Afghan musicians flee to Pakistan for fear of the Taliban


News Desk: Musicians have fled to Pakistan in fear of violence after the Taliban lost control of the Afghan capital, Kabul.

The BBC has spoken to six Afghan musicians who have crossed the border into Pakistan illegally and are now in hiding.

One of the musicians, who fled to Pakistan, told the BBC he feared he might be killed if he stayed in Afghanistan.

The Taliban has banned music, and is even accused of killing a folk musician in Baghlan province last August. However, the Taliban has not yet commented on the matter.

The victim was identified as Fawad Andarabi. His son, Jawad, told the Associated Press that they had a farm in the Andarab Valley. There, his father was shot in the head by the Taliban.

Khan (pseudonym) is one of the few artists who have fled Afghanistan to Pakistan. For 20 years, she used to sing at various weddings in Kabul, the capital of Afghanistan. Folk music artists are very popular in Pashtun weddings.

Khan had the opportunity to sing about the fall of the Taliban government in the 2001 US-led invasion of Afghanistan. He had never had this opportunity before. Because, from 1996 to 2001, the Taliban banned music.

This time, even during the Taliban’s advance in Afghanistan, Khan and other artists were not worried about the music. They thought the Taliban might have changed. They may give you a chance to sing or compose a song.

But their idea was wrong. After the Taliban took control of Kabul last month, gunmen smashed all of Khan’s musical instruments. They were also looking for Khan. Khan’s idea is that those gunmen are Taliban fighters.

Khan said, “The security guard of my office informed me on the telephone at midnight that some gunmen came and broke the musical instrument. They are still here. Looking for you. ”

The next morning, Khan left Kabul with his family members. What he thought about the Taliban was wrong, he says now.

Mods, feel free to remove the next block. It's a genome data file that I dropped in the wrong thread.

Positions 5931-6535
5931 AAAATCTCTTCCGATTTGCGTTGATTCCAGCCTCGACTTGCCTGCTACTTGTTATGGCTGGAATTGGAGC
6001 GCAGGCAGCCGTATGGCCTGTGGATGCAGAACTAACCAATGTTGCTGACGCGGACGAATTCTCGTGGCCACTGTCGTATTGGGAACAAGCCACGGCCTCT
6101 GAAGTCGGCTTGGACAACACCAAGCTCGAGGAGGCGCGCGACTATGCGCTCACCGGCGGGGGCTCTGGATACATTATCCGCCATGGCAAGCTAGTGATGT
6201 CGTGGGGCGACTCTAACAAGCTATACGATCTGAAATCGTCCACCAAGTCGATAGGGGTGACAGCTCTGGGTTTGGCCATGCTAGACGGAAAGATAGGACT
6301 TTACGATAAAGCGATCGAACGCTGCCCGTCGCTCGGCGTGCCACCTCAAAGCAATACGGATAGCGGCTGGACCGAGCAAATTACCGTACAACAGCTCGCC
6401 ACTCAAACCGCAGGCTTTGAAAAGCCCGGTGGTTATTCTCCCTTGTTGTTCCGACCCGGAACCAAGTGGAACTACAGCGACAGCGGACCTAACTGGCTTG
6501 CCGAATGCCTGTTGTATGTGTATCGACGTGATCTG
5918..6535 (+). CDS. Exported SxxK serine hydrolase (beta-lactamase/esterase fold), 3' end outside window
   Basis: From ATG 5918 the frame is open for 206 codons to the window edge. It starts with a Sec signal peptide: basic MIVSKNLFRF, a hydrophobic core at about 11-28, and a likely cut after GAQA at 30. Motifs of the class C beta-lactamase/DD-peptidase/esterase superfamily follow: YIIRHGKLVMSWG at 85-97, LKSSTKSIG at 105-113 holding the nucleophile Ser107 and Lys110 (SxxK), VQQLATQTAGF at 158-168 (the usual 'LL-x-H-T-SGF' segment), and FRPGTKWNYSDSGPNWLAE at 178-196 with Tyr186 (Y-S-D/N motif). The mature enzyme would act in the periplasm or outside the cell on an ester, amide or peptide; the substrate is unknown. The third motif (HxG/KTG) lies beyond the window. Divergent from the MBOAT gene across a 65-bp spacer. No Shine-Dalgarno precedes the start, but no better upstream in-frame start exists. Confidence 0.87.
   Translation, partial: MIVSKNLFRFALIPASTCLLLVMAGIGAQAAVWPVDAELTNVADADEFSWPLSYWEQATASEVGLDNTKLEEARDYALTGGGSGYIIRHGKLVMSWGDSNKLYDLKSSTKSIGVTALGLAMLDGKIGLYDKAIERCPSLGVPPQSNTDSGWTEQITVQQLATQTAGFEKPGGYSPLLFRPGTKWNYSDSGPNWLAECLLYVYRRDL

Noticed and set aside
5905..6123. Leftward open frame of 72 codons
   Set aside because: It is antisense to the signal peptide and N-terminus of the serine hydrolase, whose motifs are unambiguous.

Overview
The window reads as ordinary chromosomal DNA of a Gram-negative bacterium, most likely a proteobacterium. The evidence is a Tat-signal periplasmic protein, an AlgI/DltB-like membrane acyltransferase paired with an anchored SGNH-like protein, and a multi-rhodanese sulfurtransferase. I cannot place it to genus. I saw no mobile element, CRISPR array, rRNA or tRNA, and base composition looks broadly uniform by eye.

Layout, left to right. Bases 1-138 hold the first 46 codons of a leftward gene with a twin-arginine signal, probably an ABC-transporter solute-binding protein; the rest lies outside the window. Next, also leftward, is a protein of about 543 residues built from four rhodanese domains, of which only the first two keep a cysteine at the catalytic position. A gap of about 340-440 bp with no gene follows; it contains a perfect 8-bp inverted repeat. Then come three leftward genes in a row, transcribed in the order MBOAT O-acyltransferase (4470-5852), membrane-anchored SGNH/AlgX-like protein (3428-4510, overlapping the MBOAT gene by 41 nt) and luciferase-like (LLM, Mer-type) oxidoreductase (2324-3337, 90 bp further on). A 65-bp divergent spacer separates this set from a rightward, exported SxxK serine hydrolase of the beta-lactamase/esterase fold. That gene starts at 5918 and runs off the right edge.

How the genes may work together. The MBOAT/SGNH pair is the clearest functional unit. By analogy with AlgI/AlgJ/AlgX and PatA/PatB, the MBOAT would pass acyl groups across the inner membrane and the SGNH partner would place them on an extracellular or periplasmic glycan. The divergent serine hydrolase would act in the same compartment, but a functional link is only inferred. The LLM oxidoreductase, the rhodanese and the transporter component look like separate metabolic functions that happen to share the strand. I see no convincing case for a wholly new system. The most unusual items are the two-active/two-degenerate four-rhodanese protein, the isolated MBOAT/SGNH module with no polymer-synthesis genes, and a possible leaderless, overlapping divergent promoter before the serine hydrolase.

These singers and music directors fled to Pakistan through the Torkham and Chaman borders. They are hiding in the suburbs of Islamabad and Peshawar. They are looking for political asylum somewhere outside Pakistan.

Another such artist is Hasan (pseudonym). He said the Taliban would have killed him if they had caught him. Because, before the fall of Kabul, he sang for the Afghan army. He is currently with a friend in Rawalpindi. He fled, leaving his family members in Afghanistan for fear of the Taliban.

Another fugitive artist’s name is Akhtar (not real name). He fled with five families of friends and relatives to Peshawar, Pakistan. It took him five days to get there. He told the BBC he had made the journey at the risk of his life. Her seven-year-old daughter has a heart attack. Akhtar said, “I did not think about my life to cross the path. I was worried about my daughter’s life. ”

Akhtar said many more singers and musicians like him are moving to Pakistan in the hope of finding a new home, where they can continue to practice music and live without fear.

In the last 20 years of Western-backed government in Afghanistan, a vibrant popular culture has developed in the capital Kabul and other cities. Bodybuilding, various hairstyles, loud pop songs are not going on! ‘Afghan Star Show’ has become very popular on various shows and TV, starting from Turkish soap operas.

Now everything has started to change overnight. The song was sung at the Afghanistan National Institute of Music, where the children learned music together; The doors of that school are now closed. Musical instruments are lying in the hall. Anagona of the Taliban is there now.

The Taliban have already begun the process of ensuring that everything is done in accordance with Sharia law. A journalist from the province of Legman, near Kabul, said the Taliban’s local cultural commission had asked a state-run radio station and six private radio stations to broadcast in accordance with Sharia law.

In Kandahar, Taliban authorities last week formally ordered radio stations to stop announcing music and women’s voices.


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